The Universe Unraveling

by Seth Jacobs (Author)
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During the Eisenhower and Kennedy administrations, Laos was positioned to become a major front in the Cold War. Yet American policymakers ultimately chose to resist communism in neighboring South Vietnam instead. Two generations of historians have explained this decision by citing logistical considerations. Laos's landlocked, mountainous terrain, they hold, made the kingdom an unpropitious place to fight, while South Vietnam—possessing a long coastline, navigable rivers, and all-weather roads—better accommodated America's military forces. The Universe Unraveling is a provocative reinterpretation of U.S.-Laos relations in the years leading up to the Vietnam War. Seth Jacobs argues that Laos boasted several advantages over South Vietnam as a battlefield, notably its thousand-mile border with Thailand, whose leader was willing to allow Washington to use his nation as a base from which to attack the communist Pathet Lao.More significant in determining U.S. policy in Southeast Asia than strategic appraisals of the Laotian landscape were cultural perceptions of the Lao people. Jacobs contends that U.S. policy toward Laos under Eisenhower and Kennedy cannot be understood apart from the traits Americans ascribed to their Lao allies. Drawing on diplomatic correspondence and the work of iconic figures like "celebrity saint" Tom Dooley, Jacobs finds that the characteristics American statesmen and the American media attributed to the Lao—laziness, immaturity, and cowardice—differed from the traits assigned the South Vietnamese, making Lao chances of withstanding communist aggression appear dubious. The Universe Unraveling combines diplomatic, cultural, and military history to provide a new perspective on how prejudice can shape policy decisions and even the course of history.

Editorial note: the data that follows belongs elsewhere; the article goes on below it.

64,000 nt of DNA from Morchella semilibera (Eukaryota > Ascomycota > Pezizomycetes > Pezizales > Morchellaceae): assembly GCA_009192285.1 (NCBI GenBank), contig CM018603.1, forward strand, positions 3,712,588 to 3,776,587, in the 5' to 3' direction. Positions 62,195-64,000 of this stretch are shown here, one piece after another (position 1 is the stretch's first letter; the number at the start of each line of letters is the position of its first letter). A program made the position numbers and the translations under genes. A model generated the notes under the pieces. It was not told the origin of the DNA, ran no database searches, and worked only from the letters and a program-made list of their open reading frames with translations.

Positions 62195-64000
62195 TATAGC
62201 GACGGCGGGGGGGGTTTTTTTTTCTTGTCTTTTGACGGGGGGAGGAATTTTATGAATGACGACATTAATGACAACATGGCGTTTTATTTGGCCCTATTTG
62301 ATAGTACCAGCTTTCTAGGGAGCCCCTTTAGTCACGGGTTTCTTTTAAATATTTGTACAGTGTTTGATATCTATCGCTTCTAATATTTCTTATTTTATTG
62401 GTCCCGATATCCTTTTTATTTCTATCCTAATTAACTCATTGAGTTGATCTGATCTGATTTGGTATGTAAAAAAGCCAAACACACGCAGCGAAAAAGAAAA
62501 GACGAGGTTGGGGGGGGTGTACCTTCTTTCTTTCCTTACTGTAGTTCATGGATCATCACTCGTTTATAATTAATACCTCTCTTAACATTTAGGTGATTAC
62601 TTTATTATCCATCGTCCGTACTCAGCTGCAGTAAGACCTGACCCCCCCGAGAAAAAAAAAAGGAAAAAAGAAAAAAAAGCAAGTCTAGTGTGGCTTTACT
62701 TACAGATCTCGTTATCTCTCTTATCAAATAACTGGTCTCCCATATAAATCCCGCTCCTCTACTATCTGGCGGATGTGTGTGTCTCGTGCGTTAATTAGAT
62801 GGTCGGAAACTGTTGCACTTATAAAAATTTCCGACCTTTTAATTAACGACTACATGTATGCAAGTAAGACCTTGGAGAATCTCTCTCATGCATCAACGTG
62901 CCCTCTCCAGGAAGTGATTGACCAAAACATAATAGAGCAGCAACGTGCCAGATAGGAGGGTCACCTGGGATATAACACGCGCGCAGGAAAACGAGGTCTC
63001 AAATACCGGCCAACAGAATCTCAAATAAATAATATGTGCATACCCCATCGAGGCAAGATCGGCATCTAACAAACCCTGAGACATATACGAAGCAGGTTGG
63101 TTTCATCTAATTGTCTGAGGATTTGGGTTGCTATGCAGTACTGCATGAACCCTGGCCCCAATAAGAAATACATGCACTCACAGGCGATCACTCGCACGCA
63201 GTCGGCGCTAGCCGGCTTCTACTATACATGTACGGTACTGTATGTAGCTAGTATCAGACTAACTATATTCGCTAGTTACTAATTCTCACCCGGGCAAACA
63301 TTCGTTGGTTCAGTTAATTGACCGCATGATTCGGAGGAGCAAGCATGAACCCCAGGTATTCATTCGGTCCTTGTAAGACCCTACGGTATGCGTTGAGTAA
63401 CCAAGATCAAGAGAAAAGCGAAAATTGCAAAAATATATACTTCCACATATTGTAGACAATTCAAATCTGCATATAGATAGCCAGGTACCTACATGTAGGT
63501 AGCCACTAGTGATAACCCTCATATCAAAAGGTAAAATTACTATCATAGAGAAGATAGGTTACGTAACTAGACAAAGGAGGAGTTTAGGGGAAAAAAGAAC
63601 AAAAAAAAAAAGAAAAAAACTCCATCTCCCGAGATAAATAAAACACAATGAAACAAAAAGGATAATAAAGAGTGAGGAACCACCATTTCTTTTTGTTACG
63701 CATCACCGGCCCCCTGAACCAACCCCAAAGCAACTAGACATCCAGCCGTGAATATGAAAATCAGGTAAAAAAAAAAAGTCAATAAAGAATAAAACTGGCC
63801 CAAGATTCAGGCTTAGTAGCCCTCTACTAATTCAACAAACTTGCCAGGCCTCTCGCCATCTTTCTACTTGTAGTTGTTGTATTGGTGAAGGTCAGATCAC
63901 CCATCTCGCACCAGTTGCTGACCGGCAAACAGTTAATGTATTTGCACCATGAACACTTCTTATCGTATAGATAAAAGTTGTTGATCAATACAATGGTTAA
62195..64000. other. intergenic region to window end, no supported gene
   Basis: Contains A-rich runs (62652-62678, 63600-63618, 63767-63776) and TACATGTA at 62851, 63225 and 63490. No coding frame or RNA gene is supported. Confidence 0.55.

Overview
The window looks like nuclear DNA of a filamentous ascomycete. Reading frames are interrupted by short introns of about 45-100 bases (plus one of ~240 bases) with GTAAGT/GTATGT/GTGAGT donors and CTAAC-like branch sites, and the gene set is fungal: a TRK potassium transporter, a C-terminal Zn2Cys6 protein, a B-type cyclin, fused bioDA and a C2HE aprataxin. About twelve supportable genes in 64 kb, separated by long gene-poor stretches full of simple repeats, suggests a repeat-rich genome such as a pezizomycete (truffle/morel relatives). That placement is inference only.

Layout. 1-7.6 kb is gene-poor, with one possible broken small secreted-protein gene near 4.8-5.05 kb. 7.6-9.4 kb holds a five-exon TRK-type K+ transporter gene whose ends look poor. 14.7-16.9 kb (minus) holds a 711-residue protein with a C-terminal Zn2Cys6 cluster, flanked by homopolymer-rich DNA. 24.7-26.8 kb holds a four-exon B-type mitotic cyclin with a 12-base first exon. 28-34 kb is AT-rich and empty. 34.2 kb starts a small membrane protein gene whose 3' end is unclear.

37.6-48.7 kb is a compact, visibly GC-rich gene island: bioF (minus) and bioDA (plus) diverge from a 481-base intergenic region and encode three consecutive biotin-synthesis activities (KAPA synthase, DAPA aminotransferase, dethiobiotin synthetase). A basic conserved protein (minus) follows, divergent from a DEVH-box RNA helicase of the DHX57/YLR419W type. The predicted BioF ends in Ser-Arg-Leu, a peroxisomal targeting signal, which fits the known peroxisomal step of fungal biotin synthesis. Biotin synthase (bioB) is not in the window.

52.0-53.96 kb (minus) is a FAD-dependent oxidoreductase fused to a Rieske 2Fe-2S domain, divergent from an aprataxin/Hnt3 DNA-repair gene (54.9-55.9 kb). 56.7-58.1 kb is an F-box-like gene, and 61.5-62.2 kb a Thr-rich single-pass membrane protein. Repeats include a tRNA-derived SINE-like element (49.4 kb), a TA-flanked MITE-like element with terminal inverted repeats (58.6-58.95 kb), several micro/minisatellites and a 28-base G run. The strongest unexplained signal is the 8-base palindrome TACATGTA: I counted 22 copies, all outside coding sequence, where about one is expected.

During the Eisenhower and Kennedy administrations, Laos was positioned to become a major front in the Cold War. Yet American policymakers ultimately chose to resist communism in neighboring South Vietnam instead. Two generations of historians have explained this decision by citing logistical considerations. According to the accepted account, Laos’s landlocked, mountainous terrain made the kingdom an unpropitious place to fight, while South Vietnam—possessing a long coastline, navigable rivers, and all-weather roads—better accommodated America’s military forces. The Universe Unraveling is a provocative reinterpretation of U.S.-Lao relations in the years leading up to the Vietnam War. Seth Jacobs argues that Laos boasted several advantages over South Vietnam as a battlefield, notably its thousand-mile border with Thailand and the fact that the Thai premier was willing to allow Washington to use his nation as a base from which to attack the communist Pathet Lao.

More significant in determining U.S. policy in Southeast Asia than strategic appraisals of the Lao landscape were cultural perceptions of the Lao people. Jacobs contends that U.S. policy toward Laos under Eisenhower and Kennedy cannot be understood apart from the traits Americans ascribed to their Lao allies. Drawing on diplomatic correspondence, contemporary press coverage, and the work of iconic figures like "celebrity saint" Tom Dooley, Jacobs finds that the characteristics American statesmen and the American media attributed to the Lao—laziness, immaturity, ignorance, imbecility, and cowardice—differed from traits assigned the South Vietnamese and made Lao chances of withstanding communist aggression appear dubious. The Universe Unraveling provides a new perspective on how prejudice can shape policy decisions and even the course of history.

Publication date
May 15, 2012
Publisher
Collection
Page count
328
ISBN
9780801464515
Paper ISBN
9780801445477
File size
1 MB